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PP-029 Stability of frozen 1% voriconazole eye drops in glass and in innovative containers
  1. M Roche1,
  2. D Lannoy1,
  3. F Bourdon1,
  4. C D’Horne1,
  5. C Berneron1,
  6. C Danel2,
  7. MJ Garcia Fernandez2,
  8. N Simon1,
  9. P Odou1
  1. 1Centre Hospitalier Régional Universitaire, Pharmacie, Lille, France
  2. 2Univ Lille, EA 7365-GRITA-Groupe de Recherche sur les formes Injectables et les Technologies Associées, Lille, France

Abstract

Background Voriconazole is an antifungal agent effective on most keratitis causative fungi with an excellent transcorneal penetration. Voriconazole eyedrops (VED) are unavailable in Europe and are usually compounded in hospital pharmacies. New eyedrop containers emerged on the hospital market (eg, high density polyethylene bottles available in trays (CAT)) for which few stability data are available, or Novelia bottles which innovative insert maintains sterility after opening (no stability data available).

Purpose To collect data on VED stability in 3 different containers in order to switch if necessary: amber glass, HPDE bottles and Novelia bottles stored frozen (−20°C) and refrigerated once thawed.

Material and methods 3 batches of 1% VED (10 mL) were aseptically compounded under a laminar flow hood from injectable Vfend (Pfizer) and sterile water for injection (Baxter), and stored at −20°C in amber glass (n=32; Gravis), HDPE (n=32; CAT) or Novelia (n=31; Nemera) bottles. The stability study was done according to the GERPAC-SFPC stability study guidelines. At each time point, the visual aspect was checked and voriconazole concentration (using a stability indicating HPLC-UV-diode array detector method), pH and osmolality were measured. Non-visible particle counts (by light obscuration particle count test), sterility and absence of racemisation (impurity D–(2S,3R)-voriconazole–detected by chiral HPLC) were assessed at the beginning and end of the study. Parameters were measured: when stored for 3 months at −20°C; then thawed, after 15 days at +2 to +8°C, with comparison of two thawing methods (+2 to +8°C for 6 hours or 25°C for 2 hours). Statistical analysis were performed using non-parametric tests (α < 5%) to compare containers.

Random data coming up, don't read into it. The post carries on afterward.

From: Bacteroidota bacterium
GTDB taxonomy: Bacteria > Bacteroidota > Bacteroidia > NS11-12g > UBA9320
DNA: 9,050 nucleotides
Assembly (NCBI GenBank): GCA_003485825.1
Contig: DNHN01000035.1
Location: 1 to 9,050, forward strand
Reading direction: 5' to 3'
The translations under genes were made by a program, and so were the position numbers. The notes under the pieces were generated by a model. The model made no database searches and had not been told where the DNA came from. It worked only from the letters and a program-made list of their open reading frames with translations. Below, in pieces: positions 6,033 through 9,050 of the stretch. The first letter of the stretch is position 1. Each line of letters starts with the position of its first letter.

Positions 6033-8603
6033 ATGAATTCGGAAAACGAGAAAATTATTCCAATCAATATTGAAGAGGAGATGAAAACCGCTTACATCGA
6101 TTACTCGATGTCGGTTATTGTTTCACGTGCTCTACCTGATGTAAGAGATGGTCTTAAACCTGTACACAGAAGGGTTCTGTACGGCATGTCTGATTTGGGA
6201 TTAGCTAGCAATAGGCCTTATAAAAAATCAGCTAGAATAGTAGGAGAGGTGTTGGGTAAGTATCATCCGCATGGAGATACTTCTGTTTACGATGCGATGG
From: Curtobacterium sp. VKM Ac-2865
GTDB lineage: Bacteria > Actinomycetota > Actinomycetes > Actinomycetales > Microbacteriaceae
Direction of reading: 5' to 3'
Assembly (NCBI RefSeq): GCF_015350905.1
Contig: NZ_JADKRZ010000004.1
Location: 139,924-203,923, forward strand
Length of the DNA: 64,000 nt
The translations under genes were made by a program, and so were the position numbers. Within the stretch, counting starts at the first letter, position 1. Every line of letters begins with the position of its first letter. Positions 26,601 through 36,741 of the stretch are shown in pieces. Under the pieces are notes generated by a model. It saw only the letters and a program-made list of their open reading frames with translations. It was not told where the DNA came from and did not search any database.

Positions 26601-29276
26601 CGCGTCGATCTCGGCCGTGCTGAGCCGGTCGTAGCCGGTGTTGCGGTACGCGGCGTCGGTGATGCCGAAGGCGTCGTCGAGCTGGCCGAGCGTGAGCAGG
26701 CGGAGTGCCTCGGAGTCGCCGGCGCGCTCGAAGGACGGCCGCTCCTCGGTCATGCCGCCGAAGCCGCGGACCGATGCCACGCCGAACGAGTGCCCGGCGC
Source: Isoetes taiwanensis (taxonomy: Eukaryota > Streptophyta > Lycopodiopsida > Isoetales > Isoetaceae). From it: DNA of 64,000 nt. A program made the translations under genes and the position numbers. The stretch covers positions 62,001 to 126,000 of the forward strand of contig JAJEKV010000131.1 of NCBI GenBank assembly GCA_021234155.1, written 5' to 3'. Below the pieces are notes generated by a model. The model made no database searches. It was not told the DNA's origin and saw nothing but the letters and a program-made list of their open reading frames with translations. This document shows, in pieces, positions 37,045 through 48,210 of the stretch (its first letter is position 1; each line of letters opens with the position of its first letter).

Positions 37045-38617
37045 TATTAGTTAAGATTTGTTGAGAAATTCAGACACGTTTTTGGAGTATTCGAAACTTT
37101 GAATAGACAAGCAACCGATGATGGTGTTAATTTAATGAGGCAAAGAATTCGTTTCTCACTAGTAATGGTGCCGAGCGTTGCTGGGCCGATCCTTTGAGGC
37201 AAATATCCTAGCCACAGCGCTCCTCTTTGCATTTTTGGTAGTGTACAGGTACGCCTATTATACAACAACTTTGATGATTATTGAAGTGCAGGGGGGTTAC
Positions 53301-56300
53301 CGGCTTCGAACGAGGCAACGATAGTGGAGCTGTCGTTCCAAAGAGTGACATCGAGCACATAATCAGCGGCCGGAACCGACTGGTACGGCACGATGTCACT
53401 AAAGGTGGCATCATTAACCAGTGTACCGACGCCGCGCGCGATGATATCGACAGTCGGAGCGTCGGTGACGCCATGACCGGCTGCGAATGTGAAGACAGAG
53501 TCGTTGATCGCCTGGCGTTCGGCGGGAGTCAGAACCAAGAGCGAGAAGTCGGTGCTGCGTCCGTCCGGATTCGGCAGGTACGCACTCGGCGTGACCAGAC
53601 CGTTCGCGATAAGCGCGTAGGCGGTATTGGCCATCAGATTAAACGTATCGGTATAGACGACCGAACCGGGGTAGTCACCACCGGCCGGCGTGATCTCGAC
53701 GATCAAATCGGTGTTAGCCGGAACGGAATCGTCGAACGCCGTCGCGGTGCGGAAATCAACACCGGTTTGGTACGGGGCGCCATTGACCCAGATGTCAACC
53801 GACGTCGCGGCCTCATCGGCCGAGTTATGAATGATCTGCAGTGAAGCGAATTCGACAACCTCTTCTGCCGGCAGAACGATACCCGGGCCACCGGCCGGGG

Results During storage, the concentration was between 95.2±1.4% and 103.6±1.3% of the initial concentration (Co) (NS); 15 days after thawing, the concentration was between 97.1±1.6% and 98.6±0.8% of Co (NS). pH remained stable (NS). Osmolality was slightly higher in glass than in plastic containers (p=0.003). Sterility was preserved. Count of 10 µm particles remained <80/mL. Degradation product areas increased by a maximum of 1.45 and remained unquantifiable. No impact of the thawing method was evidenced. Impurity D was not detected.

Conclusion VED remained stable for up to 3 months at −20°C and for 15 days after thawing, with no notable difference between the three containers, allowing us to choose the most suitable.

No conflict of interest

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